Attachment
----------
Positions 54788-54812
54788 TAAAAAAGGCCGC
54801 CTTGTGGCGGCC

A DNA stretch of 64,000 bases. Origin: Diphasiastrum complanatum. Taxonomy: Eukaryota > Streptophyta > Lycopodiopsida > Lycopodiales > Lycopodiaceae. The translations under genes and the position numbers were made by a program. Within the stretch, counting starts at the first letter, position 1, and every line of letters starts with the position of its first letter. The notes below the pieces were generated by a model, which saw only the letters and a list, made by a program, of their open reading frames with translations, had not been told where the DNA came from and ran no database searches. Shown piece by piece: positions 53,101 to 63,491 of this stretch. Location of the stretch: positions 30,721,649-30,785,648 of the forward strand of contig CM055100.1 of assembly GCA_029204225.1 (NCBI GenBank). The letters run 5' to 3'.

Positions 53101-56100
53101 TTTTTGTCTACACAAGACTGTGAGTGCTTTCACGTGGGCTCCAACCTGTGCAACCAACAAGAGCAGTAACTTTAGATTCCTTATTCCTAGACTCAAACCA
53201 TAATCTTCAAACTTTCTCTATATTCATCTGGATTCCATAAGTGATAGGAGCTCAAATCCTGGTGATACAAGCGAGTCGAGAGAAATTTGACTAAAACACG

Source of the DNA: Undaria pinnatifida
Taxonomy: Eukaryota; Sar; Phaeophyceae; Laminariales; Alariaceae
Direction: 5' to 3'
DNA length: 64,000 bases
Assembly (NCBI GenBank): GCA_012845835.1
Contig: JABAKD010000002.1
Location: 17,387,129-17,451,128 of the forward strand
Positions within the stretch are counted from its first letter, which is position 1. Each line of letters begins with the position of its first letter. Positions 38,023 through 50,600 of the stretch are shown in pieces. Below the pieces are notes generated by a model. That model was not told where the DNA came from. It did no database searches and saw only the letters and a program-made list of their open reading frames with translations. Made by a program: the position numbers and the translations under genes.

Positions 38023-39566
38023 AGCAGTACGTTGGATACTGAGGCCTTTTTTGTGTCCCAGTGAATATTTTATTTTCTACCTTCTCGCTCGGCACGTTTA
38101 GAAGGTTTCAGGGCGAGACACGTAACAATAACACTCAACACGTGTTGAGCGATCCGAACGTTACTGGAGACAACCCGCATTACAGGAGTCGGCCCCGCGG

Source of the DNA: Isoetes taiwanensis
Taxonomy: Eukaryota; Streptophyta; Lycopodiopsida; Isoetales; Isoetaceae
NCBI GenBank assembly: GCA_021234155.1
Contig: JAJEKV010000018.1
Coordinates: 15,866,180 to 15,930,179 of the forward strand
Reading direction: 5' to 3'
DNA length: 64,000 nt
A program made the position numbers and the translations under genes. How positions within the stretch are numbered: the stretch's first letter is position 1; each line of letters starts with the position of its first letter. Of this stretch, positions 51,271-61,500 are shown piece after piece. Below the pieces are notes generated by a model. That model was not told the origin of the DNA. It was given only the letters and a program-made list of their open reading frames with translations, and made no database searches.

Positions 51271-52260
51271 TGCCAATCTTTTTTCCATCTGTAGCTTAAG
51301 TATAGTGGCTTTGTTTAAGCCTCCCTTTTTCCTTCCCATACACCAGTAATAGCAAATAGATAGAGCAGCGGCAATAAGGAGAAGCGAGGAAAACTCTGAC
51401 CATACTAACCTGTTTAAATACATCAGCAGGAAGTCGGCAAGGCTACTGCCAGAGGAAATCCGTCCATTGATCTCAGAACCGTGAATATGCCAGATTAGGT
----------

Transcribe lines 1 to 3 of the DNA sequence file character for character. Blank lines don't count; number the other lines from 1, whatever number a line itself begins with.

Positions 54788-54812
54788 TAAAAAAGGCCGC
54801 CTTGTGGCGGCC